Lybarger designed one of the first wearable hearing aids, the model B-6 which used an advanced miniature receiver and an earmold, and batteries for its power source. He continued to design numerous hearing-related devices throughout his career including an early telephone/hearing aid compatible device, master hearing aid, and bone conduction hearing aids.
Sam Lybarger invented the bone conduction transducer is 1948-49, with the first sales in 1950. The model B71 bone vibrator was introduced in 1973 and has remained the accepted standard of the industry. The primary use of the RadioEar B71 bone vibrator is with audiometers in diagnostic testing.
Samuel F. Lybarger Industry Award
“Awarded to an individual who has made important contributions to research, engineering, or other technological achievements within the field of audiology. He or she should have been, or should be, employed by a company or corporation in the hearing/balance health-care field but must have made contributions that extend beyond their service to the company by furthering the field of audiology.”
Bell Telephone Laboratories
Bell Telephone Labs – John R. Erickson – Bone Conduction Acoustic Device Patent #2,000,165 5-5-1935
Bell Telephone Laboratories were working on Bone Conduction Telephone Receivers. As described this patent:
- “This invention relates to acoustic devices and more particularly to a bone conduction telephone receiver.
- An object of this invention is to improve the efficiency and operating characteristics of the bone conduction type receiver.
- One feature of this invention comprises a receiver having a bone actuating member supported by a pair of spaced resilient members.
- A further feature comprises such a receiver in which the magnet structure is clamped between the resilient members.”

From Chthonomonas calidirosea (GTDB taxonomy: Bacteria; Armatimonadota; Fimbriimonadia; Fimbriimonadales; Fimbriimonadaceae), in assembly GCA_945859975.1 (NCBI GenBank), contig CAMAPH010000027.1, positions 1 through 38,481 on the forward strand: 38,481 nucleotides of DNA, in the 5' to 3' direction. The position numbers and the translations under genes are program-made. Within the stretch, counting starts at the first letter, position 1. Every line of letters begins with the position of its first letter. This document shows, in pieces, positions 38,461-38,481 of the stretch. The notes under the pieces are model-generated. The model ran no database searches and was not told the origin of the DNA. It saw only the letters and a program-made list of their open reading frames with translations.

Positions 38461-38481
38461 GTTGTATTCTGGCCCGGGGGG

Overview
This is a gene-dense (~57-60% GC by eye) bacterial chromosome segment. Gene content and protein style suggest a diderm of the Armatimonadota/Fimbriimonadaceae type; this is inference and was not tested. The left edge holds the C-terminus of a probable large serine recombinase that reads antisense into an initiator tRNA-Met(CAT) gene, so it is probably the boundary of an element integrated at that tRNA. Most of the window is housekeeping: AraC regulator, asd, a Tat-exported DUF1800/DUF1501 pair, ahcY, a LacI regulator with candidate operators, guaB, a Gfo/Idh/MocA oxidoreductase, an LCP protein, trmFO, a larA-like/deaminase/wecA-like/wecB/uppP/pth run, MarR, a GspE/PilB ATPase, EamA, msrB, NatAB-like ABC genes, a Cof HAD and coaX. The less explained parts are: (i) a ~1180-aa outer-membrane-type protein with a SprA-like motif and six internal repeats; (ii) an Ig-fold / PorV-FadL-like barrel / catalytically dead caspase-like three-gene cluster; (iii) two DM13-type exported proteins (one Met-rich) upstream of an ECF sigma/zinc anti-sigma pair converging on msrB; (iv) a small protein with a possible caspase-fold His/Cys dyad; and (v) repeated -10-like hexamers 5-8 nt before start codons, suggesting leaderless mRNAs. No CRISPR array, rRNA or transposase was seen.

Dictograph Products Company
Dictograph Products Company Inc.-Henry Koch- Bone Audition Apparatus- Patent # 2,148,024_2-21-1939
One interesting point of information is how the Dictograph company ties back to the original inventor of the Hearing Aid Miller Reese Hutchison (above).
The history of the Dictograph Products Company is in 1905 Miller Reese Hutchison, the inventor of the hearing aid turned over the rights for the Acousticon hearing aid to Kelley Monroe Turner. Turner, who owned or had created the General Acoustic Company around that time or possibly as early as 1902.
Kelley Monroe Turner would go on to improve hearing aids by adding such innovations as a volume control. One of Kelley Monroe Turner’s inventions was the Dictograph, an early hands-free inter-office intercom system. With the success of Dictograph as a brand name, General Acoustic Company changed its name to the Dictograph Products Company in 1920.
In the summer of 1911, a Dictograph was used to provide evidence to convict Ohio state senator Rodney J. Diegle of bribery. In February 1912, it provided evidence that U.S. Senator William Lorimer of Illinois paid $1,500 to a witness for a perjured testimony. In May 1912, confessions were secured from five Atlantic City, New Jersey council members for bribery.